It was Bloomberg, who, living around the corner from me, took the subway to work instead of a limo, buoying our spirits each day, and lifting 8,000,000 New Yorkers out of the darkness of post-9/11 despair, with his indefatigable attitude that anything was still possible for a resilient City and its people. It was Bloomberg who regularly met with Black community leaders and civil rights organizations after they had been deliberately excluded from New York’s City Hall for the entire eight ugly years of intentional racial division during Rudy Giuliani’s mayoralty. And it was Bloomberg, who, while still a Republican, opposed President George W. Bush’s nomination of John Roberts as Chief Justice, believing that Roberts was not committed to upholding Roe v. Wade.
The biggest knock against Mike Bloomberg by many Democratic Presidential candidates this year is that the billionaire is buying the nomination with his money. It’s an odd charge, since not one of my fellow Democrats complained when Bloomberg spent $110 million of his own money in 2018 to help elect 21 Democratic candidates, flipping the House of Representatives from red to blue and making Nancy Pelosi Speaker. No one, except the NRA, had anything negative to say when Bloomberg contributed over $200 million to highly effective gun-control and gun-safety efforts around the country.
Not one Democratic Presidential candidate has criticized Mike’s motivation to spend hundreds of millions of dollars — perhaps billions, to not only Hold the House and Flip the Senate in 2020 — but to build grassroots organizations and keep 500 paid staff members in place around the country between now and November 3, to elect ANY Democrat over Donald Trump.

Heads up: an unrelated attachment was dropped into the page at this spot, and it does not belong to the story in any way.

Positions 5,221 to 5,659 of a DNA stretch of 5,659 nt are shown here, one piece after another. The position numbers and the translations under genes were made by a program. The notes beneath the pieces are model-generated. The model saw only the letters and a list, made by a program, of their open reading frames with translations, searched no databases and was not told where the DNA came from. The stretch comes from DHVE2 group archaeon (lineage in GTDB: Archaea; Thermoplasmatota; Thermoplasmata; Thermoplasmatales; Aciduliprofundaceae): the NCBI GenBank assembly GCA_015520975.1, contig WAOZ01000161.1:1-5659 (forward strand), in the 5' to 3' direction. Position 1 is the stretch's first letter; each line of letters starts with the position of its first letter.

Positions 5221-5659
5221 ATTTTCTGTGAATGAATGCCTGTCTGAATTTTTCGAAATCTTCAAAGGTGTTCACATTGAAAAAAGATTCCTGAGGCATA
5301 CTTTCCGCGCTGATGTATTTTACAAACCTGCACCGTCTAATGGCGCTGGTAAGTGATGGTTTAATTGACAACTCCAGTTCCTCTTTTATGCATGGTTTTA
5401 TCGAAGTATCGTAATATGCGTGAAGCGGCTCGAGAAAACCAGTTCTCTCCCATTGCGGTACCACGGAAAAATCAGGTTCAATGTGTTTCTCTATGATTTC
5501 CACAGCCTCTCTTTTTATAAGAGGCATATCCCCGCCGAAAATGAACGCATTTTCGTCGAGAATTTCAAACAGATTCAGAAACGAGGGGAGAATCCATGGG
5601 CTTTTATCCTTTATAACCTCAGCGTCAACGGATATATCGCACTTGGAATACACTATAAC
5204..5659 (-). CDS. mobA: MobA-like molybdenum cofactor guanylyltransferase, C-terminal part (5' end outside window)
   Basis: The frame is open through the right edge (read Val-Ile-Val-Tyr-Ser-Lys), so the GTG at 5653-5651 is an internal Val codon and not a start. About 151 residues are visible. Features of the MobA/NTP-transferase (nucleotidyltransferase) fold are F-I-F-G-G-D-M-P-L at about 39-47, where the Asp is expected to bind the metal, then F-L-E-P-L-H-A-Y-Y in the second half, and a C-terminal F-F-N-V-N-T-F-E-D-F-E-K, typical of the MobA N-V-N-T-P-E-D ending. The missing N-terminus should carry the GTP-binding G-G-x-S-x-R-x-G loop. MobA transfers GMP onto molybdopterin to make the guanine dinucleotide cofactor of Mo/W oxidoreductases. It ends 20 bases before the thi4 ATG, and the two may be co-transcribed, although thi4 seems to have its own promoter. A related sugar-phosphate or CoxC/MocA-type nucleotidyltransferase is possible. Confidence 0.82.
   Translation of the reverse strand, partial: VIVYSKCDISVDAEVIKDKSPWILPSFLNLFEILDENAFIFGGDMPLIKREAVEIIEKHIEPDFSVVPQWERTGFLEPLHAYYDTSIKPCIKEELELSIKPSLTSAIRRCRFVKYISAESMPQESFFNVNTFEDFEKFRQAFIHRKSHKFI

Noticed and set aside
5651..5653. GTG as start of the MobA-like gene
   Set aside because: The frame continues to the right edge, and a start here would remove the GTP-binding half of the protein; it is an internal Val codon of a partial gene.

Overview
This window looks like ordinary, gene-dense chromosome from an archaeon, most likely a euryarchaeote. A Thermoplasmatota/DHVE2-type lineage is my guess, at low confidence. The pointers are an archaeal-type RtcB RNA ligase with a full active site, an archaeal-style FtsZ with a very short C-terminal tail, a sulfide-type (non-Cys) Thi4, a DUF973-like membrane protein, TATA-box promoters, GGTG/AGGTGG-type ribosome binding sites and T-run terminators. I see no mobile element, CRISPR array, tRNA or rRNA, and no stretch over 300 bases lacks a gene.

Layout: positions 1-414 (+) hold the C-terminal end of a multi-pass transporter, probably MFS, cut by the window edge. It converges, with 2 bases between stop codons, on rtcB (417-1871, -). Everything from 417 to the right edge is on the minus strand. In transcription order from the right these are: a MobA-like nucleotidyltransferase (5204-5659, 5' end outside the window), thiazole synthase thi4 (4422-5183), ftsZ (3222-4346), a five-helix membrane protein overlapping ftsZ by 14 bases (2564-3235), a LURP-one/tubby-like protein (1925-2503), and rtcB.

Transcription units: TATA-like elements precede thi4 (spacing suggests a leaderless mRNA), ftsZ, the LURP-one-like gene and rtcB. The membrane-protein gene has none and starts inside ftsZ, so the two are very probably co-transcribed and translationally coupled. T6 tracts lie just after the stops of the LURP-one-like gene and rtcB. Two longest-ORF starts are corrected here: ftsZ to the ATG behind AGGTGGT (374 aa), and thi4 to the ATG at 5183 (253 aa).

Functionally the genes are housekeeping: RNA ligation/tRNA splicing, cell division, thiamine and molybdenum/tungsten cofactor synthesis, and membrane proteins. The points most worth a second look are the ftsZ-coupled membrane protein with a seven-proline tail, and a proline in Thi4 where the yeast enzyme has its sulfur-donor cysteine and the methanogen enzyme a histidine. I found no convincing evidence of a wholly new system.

I don’t hear my fellow Progressives complaining that Bloomberg is drawing from his vast expertise in technology and spending whatever it takes to build an on-line presence to wipe out the advantage that Trump, his Russian operatives, and Right Wing trolls have over us on Facebook, Twitter and all social media.
I don’t buy the lament by some of my fellow Lefties that “no one becomes a billionaire without exploiting workers.” This is not the 1890’s or the 1930’s. We aren’t talking about fortunes being made on the backs of railroad workers as the Vanderbilt’s did, or, like the Rockefellers, off the sweat of oil-field workers, at the expense of the environment. We’re not even mentioning the fake, mini-fortune made by Fred Trump and Son by shaking down middle-income renters, and playing three-card monty with taxpayer money from federal, state or City housing programs.
The high-tech fortunes of Bill Gates and Mike Bloomberg fall into an entirely different sphere, delivering far more value to society than they extract from it. I doubt if anyone would seriously argue that Gates shouldn’t contribute billions of dollars to fighting HIV/AIDS and malnutrition around the world, because his money came from some undefined “exploitation,” or that Bloomberg is wrong to funnel hundreds of millions of dollars to Johns Hopkins’ School of Public Health or to fighting gun violence.
Over the past several years, I’ve donated money to moderate and progressive Presidential candidates including Bernie Sanders and Elizabeth Warren, as well as to Democratic Senate candidates in key states I believe we can win in 2020. My contributions have always reflected my ideals and fundamental beliefs in justice, equality and the Rule of Law.
Those ideals, and not ideology, are more urgent to follow in this election, than ever before. Hair-splitting purity of political belief needs to be set aside for the immediate and practical reality of preserving our Democracy. There is one unifying imperative this year: Beating Donald Trump.
The best candidate to do that is Mike Bloomberg, and if he wants to spend half of his $60 billion fortune to do that, and bring along a Democratic Senate, God bless him.